Among the most pressing issues facing society today is the need to transition from dependence on fossil fuels to alternative renewable fuel sources. Alcohol derived from a plant material called cellulose is considered to be one such alternative. Cellulose, a major component of woody and leafy plants, is one of the most abundant biomaterials on earth and constitutes a major potential source of renewable energy. However, to take advantage of this energy, efficient enzyme systems must be identified that can convert cellulose to its component sugars and then to alcohol. Shipworms are wormlike wood boring marine clams that contain such enzyme systems. Shipworms are the only marine animals that are known to grow and reproduce normally with wood as their sole food source. This unusual ability may be due, at least in part, to their association with a consortium of intracellular symbiotic bacteria. These symbionts are thought to provide shipworms with enzymes that aid in wood digestion. The purpose of this research project is to use advanced methods of genomics, proteomics and imaging to 1) uncover the physiological and enzymatic systems that allow shipworms to thrive on this unusual diet, 2) reproduce these enzymes in the laboratory, and 3) evaluate qualities of these enzymes that may be useful for development of commercial cellulosic alcohol production. The research will also help to broaden scientific understanding of beneficial interactions between bacteria and animals. The project will result in the training of one postdoctoral research scientist, as well as several high school and college level interns through the Ocean Genome Legacy's active educational outreach programs.

Project Report

Cellulose is the major structural component of green plants, including all woody and leafy plant material. This makes cellulose by far the most abundant biological material on earth. Not surprisingly, this material is also a major component of domestic, industrial, and agricultural waste as it is found in paper waste and in crop residues like corn, soy and wheat stalks. As such, there is great potential value in recycling this cellulosic waste to produce renewable fuels (e.g. ethanol) and fine chemicals. However, the lack of enzymes that can cheaply and effectively break down paper and raw plant materials into their soluble components is a major bottleneck for these recycling efforts. In this investigation, we studied cellulose digestion in a group of wood-eating clams called shipworms. Shipworms, sometimes called the termites of the sea, are among the few animals on earth capable of digesting wood. We showed that these animals use enzymes made by beneficial bacteria (symbionts) that live in a specialized organ within their gills that serves as a factory for enzyme production. Using modern techniques of high throughput DNA sequencing (genomics) and protein identification (proteomics), we identified over 700 enzymes encoded in the symbiont genomes that are predicted to degrade cellulose and other plant cell wall materials. We then showed that about 40 of these enzymes are selectively transported to the shipworm gut where they help to digest wood. As a result of this work we have identified and demonstrated the activities of the most abundant symbiotic proteins in the gut and a provisional patent has been filed to protect these enzymes as we continue to explore their qualities and applications. This work has also contributed to the education of over a dozen high school, undergraduate and graduate students and two postdoctoral researchers and components have been incorporated into lesson plans and educational and outreach materials developed by the Center for Coastal Margin Observation & Prediction Geoscience Class for the Hyda tribal school system, Hydaburg, AK.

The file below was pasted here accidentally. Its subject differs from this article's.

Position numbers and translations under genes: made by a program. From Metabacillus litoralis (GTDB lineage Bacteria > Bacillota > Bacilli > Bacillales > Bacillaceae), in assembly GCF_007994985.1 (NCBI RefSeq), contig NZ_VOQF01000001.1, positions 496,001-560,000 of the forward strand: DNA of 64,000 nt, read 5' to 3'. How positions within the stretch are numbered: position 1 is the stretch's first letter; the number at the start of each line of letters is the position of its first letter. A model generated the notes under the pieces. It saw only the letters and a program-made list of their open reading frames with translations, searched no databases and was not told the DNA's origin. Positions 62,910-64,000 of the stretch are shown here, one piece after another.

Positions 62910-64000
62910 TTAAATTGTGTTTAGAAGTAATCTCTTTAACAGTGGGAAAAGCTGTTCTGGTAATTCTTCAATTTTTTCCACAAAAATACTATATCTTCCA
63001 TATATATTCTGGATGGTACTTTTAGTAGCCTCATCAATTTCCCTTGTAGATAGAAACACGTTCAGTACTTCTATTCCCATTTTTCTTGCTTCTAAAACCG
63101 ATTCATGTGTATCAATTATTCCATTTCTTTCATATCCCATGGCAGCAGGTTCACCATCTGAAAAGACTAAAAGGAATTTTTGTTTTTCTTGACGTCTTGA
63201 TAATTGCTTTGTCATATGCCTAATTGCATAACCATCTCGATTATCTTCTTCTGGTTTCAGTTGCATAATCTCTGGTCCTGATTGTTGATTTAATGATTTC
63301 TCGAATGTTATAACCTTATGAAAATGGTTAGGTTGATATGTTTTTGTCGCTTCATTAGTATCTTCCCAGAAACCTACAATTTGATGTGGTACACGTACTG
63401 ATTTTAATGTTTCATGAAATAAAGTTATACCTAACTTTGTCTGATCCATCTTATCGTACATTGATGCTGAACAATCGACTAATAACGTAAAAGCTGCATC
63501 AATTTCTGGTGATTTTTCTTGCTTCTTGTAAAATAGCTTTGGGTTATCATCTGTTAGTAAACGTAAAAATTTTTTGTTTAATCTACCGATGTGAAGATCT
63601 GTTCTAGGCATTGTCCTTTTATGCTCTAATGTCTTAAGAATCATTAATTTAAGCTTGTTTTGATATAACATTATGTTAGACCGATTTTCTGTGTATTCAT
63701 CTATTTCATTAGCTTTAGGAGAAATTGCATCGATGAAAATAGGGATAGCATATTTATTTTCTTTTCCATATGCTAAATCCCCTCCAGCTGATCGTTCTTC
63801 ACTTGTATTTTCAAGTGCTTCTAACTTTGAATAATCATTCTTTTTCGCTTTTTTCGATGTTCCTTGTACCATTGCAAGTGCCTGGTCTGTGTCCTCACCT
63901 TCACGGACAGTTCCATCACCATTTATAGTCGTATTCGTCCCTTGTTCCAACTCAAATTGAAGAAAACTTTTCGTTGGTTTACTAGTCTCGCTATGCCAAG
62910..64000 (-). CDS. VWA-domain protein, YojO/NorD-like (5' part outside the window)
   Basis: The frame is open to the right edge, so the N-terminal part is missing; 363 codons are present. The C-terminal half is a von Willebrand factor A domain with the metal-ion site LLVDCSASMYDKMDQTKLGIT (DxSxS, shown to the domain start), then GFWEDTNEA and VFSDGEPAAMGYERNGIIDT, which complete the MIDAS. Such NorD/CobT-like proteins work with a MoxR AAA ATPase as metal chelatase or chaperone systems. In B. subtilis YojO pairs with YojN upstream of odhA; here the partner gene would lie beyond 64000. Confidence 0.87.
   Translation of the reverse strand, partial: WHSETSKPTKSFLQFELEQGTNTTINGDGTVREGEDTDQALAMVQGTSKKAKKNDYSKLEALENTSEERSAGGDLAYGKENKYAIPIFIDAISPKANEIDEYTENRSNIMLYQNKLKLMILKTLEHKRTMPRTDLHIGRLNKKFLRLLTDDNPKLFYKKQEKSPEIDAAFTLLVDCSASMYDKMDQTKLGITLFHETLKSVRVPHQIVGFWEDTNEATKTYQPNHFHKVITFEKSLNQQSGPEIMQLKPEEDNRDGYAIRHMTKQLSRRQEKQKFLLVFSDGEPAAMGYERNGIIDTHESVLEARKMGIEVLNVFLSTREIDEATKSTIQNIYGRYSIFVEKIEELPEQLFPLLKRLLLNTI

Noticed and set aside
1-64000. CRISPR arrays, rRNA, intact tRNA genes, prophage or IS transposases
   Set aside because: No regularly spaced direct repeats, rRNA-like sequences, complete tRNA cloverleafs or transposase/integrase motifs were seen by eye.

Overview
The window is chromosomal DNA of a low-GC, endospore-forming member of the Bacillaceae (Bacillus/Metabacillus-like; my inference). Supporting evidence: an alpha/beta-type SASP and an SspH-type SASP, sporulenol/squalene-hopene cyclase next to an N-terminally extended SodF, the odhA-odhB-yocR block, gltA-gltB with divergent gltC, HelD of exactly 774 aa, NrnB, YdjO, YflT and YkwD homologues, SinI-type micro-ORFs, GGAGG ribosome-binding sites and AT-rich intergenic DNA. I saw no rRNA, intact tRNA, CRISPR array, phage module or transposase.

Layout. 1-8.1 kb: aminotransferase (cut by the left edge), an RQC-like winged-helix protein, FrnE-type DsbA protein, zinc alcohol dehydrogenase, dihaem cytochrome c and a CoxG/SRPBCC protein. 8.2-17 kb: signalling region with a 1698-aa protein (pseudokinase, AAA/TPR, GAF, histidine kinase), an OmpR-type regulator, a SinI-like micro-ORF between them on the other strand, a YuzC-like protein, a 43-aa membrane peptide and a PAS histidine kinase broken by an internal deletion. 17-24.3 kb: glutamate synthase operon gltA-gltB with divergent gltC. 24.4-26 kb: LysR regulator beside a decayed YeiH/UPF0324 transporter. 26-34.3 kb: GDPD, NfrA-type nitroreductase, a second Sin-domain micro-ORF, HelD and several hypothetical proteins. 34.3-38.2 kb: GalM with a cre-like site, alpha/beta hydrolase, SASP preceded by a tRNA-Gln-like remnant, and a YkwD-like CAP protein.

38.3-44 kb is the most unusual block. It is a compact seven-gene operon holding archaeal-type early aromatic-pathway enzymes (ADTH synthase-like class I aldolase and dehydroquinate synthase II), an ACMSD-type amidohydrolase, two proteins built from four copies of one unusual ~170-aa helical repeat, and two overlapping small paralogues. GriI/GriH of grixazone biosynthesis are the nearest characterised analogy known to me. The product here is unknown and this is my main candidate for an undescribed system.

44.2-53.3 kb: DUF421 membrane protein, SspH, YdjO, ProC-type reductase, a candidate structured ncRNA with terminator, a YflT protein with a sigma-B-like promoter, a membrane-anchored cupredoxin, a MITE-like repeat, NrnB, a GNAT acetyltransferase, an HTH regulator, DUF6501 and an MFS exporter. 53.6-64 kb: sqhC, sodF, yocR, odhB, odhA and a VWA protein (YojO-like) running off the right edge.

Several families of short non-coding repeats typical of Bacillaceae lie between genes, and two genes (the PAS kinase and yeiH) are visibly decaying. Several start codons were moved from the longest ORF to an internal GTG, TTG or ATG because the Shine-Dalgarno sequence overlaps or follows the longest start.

National Science Foundation (NSF)
Division of Integrative Organismal Systems (IOS)
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Liliana Jaso-Friedmann
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Northeastern University
United States
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